With the London Olympics a little more than five months away, one Sudanese athlete to watch is Abubaker Kaki, one of the fastest runners in the world at the 800 meter distance.
As part of his build-up for the London Games, the 22-year-old Kaki will travel in March to Turkey, where he will aim for his third consecutive world indoor title over 800 meters.
Kaki competed in the two-lap race at the 2008 Olympics in Beijing, but was not able to advance to the final. Another athlete, Ismail Ahmed Ismail, won silver in the event, becoming the first Sudanese to win an Olympic medal in history. It was Sudan’s only medal at the 2008 Olympic Games.
In London, Kaki is expected to renew his rivalry with Kenyan world record holder David Rudisha, who does much of his training in the town of Iten in Kenya’s Rift Valley. Kaki and other top international athletes have traveled to Iten for its high altitude training conditions and with the knowledge the town has helped produce some of the world’s greatest middle and long distance runners.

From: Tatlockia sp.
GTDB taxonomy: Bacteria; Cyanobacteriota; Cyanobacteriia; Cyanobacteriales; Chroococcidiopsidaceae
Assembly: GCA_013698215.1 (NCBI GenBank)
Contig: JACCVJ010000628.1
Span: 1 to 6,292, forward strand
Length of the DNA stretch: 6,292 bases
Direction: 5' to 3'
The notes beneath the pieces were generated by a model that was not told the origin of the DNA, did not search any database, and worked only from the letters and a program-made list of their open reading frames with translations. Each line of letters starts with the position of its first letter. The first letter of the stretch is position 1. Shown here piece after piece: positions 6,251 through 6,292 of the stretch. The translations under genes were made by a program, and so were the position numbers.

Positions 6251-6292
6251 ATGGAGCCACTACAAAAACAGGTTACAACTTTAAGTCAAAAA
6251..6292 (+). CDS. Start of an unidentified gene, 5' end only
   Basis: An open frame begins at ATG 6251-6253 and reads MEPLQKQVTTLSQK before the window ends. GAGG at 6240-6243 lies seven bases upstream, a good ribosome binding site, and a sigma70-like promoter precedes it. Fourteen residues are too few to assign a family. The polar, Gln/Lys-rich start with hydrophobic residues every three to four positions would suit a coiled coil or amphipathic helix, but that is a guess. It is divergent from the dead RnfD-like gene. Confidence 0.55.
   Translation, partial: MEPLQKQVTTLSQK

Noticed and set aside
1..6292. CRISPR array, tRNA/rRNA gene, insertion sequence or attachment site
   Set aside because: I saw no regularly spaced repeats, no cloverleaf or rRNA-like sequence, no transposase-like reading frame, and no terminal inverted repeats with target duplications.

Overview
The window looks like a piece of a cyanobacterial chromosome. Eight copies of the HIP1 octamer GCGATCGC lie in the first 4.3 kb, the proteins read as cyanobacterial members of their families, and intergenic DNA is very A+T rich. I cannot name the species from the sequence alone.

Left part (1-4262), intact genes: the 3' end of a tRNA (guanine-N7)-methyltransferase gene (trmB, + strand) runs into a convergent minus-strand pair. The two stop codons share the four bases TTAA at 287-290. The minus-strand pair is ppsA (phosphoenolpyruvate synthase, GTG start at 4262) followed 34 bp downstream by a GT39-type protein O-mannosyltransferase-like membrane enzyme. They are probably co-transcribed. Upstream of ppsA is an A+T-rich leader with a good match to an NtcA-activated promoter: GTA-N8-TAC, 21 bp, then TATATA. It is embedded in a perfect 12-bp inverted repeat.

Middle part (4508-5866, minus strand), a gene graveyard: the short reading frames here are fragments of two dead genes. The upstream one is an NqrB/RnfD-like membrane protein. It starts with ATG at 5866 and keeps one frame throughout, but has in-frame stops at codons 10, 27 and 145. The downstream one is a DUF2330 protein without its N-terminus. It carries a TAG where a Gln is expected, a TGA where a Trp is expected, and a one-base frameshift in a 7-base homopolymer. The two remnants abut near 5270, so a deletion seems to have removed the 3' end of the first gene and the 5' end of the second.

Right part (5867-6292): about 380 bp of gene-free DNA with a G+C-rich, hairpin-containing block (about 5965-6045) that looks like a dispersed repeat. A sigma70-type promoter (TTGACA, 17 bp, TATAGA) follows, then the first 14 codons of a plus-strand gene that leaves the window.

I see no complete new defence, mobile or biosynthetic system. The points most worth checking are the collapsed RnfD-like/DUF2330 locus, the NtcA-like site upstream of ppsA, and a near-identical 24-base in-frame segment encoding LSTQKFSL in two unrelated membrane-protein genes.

“Before I’ve trained in different countries,” says Kaki, “like the United States and even Europe sometimes. But this is the first time I’ve come to Iten because 2012 is the Olympic year.”
And in the Olympic year of 2012, Abubaker Kaki would like nothing better than to beat David Rudisha and win Sudan’s first ever Olympic gold medal.
The olympics remind of how, in 1990 Zambia highly outclassed other superior teams like Italy in Football. So these olympics always pull up suprises, let not underate those that have not been to the apex of sports. The Olympic is a place where countries need to show case their hiden talents to the benefit of all sports stakeholders.
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